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Hydrex has developed a flexible mobdock repair method that enables the underwater replacement of all types and sizes of shaft seals. This technology has been successfully used by Hydrex diver/technicians for over a decade. It allows ship owners to keep their vessel sailing, saving precious time and money.
Damaged stern tube seals will cause an increasing amount of oil leaking or water ingress as the damage worsens. By replacing the seals when the damage is first discovered, Hydrex keeps the down time low. The ship can keep its schedule as seal repairs can be performed during cargo operations. This is done by creating a dry underwater working environment around the shaft.
It is not always straightforward to replace seals, because there can be quite a bit of variation in the configurations of the stern tube itself. There can also be complications with the liners, which can be worn down and show ruts. All this is routinely handled by Hydrex teams on the jobs.
The USCG has published a safety alert informing marine inspectors that ethylene vapors on LNG carriers can activate Carbon Monoxide alarms. Specifically, during an examination of a LNG carrier whose cargo tanks contained ethylene vapors, PSC Officers (PSCOs) received alarms on their portable four gas meters giving a reading of 60 to 100 parts per-million (PPM) Carbon Monoxide (CO).
A certified marine chemist traced the source of the vapors to an eight inch crack on a cargo vapor line. PSCOs initially thought the alarm was related to a combustion event and did not suspect the ethylene vapors were the source, because they did not get a Lower Explosive Limit (LEL) reading on their monitors.
INTERCARGO has published its Bulk Carrier Casualty report that analyses bulk carrier casualties over the period from 2008 to 2017. The report revealed that 53 bulk carriers over 10,000 dwt have been identified as total losses over that period with cargo shift and liquefaction remaining a great concern.
In 2017, the tragic losses of ‘Stellar Daisy’ carrying an iron ore cargo and ‘Emerald Star’ with a nickel ore cargo raised questions of structural integrity and safety condition of high density cargoes carried onboard. These two bulk carrier casualties caused the loss of 32 seafarers, the highest annual loss of lives since 2011.
A recent run of container loss claims by the London P&I Club has highlighted some of the common contributory factors that emerge as part of the investigation process. The Club noted that the subject of misdeclared container weights continues to be a problem. But with this particular run of claims it was the attending surveyor’s observations about cargo securing equipment that caught the eye.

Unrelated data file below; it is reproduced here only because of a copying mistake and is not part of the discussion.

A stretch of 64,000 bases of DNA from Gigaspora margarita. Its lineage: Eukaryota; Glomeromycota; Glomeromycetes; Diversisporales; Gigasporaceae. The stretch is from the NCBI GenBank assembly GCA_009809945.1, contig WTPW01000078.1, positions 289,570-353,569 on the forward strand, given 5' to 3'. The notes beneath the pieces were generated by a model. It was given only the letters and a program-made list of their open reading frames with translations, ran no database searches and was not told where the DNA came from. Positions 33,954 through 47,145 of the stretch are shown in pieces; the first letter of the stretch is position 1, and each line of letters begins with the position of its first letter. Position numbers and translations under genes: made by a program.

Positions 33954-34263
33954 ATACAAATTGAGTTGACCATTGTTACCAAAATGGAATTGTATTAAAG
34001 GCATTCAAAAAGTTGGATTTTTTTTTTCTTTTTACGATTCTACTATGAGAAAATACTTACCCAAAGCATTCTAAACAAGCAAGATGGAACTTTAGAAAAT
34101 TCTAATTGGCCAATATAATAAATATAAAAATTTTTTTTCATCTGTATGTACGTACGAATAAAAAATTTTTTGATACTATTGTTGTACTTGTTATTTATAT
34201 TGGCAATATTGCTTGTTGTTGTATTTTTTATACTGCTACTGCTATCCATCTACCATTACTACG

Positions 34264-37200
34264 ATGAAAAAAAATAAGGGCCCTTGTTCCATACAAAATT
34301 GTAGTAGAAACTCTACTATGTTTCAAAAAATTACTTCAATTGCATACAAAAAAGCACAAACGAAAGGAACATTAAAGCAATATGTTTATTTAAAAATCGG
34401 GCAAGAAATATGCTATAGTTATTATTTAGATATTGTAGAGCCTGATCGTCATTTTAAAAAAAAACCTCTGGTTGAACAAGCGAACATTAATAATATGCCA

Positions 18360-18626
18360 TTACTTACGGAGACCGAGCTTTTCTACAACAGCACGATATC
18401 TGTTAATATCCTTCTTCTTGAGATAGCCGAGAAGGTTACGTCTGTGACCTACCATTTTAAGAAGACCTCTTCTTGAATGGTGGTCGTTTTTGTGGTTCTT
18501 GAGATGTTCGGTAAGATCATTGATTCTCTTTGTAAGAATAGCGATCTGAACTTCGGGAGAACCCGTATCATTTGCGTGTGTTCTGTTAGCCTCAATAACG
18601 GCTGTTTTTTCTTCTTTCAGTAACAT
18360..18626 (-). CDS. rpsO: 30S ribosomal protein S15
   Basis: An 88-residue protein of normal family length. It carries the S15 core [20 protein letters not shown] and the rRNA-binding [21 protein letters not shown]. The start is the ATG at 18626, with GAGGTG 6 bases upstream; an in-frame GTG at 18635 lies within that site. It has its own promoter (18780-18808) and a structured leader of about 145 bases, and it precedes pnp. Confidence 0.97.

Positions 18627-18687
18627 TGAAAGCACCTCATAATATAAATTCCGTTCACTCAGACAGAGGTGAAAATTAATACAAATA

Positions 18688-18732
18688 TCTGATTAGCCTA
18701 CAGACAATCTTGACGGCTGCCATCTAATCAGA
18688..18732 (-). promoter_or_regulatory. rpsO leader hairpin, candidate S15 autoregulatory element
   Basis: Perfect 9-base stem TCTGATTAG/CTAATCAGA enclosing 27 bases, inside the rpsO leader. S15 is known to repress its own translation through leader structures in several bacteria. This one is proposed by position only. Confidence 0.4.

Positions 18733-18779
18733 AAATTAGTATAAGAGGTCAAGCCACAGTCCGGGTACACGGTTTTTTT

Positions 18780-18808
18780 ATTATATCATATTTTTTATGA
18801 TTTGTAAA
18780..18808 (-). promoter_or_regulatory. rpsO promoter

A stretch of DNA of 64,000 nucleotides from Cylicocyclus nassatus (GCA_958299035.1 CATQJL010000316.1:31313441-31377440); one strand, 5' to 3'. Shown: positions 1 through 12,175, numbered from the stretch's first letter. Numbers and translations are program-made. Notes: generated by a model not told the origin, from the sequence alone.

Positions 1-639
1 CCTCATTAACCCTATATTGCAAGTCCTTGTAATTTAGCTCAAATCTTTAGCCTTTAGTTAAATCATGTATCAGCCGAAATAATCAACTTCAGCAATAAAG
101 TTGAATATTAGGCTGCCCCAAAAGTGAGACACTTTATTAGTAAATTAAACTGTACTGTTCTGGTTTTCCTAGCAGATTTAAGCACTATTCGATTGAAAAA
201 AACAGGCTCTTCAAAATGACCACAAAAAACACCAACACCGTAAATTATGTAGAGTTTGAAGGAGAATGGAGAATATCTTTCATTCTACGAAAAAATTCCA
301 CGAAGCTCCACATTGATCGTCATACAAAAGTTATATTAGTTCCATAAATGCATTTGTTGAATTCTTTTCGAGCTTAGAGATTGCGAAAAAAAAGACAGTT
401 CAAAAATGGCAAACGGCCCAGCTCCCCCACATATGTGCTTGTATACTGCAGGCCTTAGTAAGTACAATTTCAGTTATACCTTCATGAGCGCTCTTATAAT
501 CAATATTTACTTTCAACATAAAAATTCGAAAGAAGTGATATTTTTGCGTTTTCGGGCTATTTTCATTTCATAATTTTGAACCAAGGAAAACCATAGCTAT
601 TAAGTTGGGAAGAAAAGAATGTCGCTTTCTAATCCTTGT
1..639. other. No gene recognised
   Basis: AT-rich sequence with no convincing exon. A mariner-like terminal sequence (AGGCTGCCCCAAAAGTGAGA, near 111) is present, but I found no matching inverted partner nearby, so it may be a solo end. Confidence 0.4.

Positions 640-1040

In these cases, it became clear that several manual twist locks were not correctly locked at the time of the incident. The causes for this were considered to be two-fold – some twist locks were damaged (specifically with locking levers either bent or missing), or the units in service were a mixture of right and left-hand locking units, leading to confusion over the observed status of the twist lock.
A recent UK court decision has concluded that a cargo insurer was not liable for general average contributions as the owner had failed to exercise due diligence, which led to the breakdown of a vessel’s main engine.
The crude oil tanker, “Cape Bonny”, was sailing between Argentina and China when the number 1 main bearing failed catastrophically. The breakdown happened when the vessel was trying to avoid a tropical storm and towage assistance was needed. The shipowner declared general average and contributions were sought from the parties to the common maritime adventure, which naturally included cargo interests. The cargo’s contribution was assessed at about US$ 2.5 million.
General average is governed by the York-Antwerp Rules and is included into charterparties and bills of lading. However, parties to the maritime adventure are not liable to contribute if they can successfully prove a breach of contract.